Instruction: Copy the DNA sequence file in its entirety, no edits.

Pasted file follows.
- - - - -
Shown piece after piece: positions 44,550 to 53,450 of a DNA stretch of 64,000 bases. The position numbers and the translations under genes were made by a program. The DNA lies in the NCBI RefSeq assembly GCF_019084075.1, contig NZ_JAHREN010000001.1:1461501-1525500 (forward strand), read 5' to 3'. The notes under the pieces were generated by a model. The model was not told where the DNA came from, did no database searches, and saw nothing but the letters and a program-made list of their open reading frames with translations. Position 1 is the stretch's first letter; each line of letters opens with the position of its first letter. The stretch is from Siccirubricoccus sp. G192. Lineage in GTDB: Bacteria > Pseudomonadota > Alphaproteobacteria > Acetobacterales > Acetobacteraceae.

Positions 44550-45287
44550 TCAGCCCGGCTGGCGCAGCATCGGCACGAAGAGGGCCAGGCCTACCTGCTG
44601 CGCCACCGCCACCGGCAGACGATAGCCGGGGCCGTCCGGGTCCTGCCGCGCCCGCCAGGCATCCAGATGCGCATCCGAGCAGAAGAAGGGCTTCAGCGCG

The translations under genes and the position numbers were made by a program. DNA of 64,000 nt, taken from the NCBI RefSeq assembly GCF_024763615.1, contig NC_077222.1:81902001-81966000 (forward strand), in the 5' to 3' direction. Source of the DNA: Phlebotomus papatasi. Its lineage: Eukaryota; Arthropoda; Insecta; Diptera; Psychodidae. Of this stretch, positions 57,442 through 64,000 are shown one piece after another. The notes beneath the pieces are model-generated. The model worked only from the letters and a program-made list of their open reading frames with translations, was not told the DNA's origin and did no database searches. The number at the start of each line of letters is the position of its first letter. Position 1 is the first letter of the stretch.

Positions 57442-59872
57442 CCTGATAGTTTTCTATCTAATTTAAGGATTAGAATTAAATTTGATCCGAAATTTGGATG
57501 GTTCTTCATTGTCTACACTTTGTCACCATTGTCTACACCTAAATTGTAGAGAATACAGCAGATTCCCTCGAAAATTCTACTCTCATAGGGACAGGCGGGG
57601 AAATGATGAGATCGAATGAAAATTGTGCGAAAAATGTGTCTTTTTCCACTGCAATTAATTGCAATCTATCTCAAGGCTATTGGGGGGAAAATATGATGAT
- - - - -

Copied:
Shown piece after piece: positions 44,550 to 53,450 of a DNA stretch of 64,000 bases. The position numbers and the translations under genes were made by a program. The DNA lies in the NCBI RefSeq assembly GCF_019084075.1, contig NZ_JAHREN010000001.1:1461501-1525500 (forward strand), read 5' to 3'. The notes under the pieces were generated by a model. The model was not told where the DNA came from, did no database searches, and saw nothing but the letters and a program-made list of their open reading frames with translations. Position 1 is the stretch's first letter; each line of letters opens with the position of its first letter. The stretch is from Siccirubricoccus sp. G192. Lineage in GTDB: Bacteria > Pseudomonadota > Alphaproteobacteria > Acetobacterales > Acetobacteraceae.

Positions 44550-45287
44550 TCAGCCCGGCTGGCGCAGCATCGGCACGAAGAGGGCCAGGCCTACCTGCTG
44601 CGCCACCGCCACCGGCAGACGATAGCCGGGGCCGTCCGGGTCCTGCCGCGCCCGCCAGGCATCCAGATGCGCATCCGAGCAGAAGAAGGGCTTCAGCGCG

The translations under genes and the position numbers were made by a program. DNA of 64,000 nt, taken from the NCBI RefSeq assembly GCF_024763615.1, contig NC_077222.1:81902001-81966000 (forward strand), in the 5' to 3' direction. Source of the DNA: Phlebotomus papatasi. Its lineage: Eukaryota; Arthropoda; Insecta; Diptera; Psychodidae. Of this stretch, positions 57,442 through 64,000 are shown one piece after another. The notes beneath the pieces are model-generated. The model worked only from the letters and a program-made list of their open reading frames with translations, was not told the DNA's origin and did no database searches. The number at the start of each line of letters is the position of its first letter. Position 1 is the first letter of the stretch.

Positions 57442-59872
57442 CCTGATAGTTTTCTATCTAATTTAAGGATTAGAATTAAATTTGATCCGAAATTTGGATG
57501 GTTCTTCATTGTCTACACTTTGTCACCATTGTCTACACCTAAATTGTAGAGAATACAGCAGATTCCCTCGAAAATTCTACTCTCATAGGGACAGGCGGGG
57601 AAATGATGAGATCGAATGAAAATTGTGCGAAAAATGTGTCTTTTTCCACTGCAATTAATTGCAATCTATCTCAAGGCTATTGGGGGGAAAATATGATGAT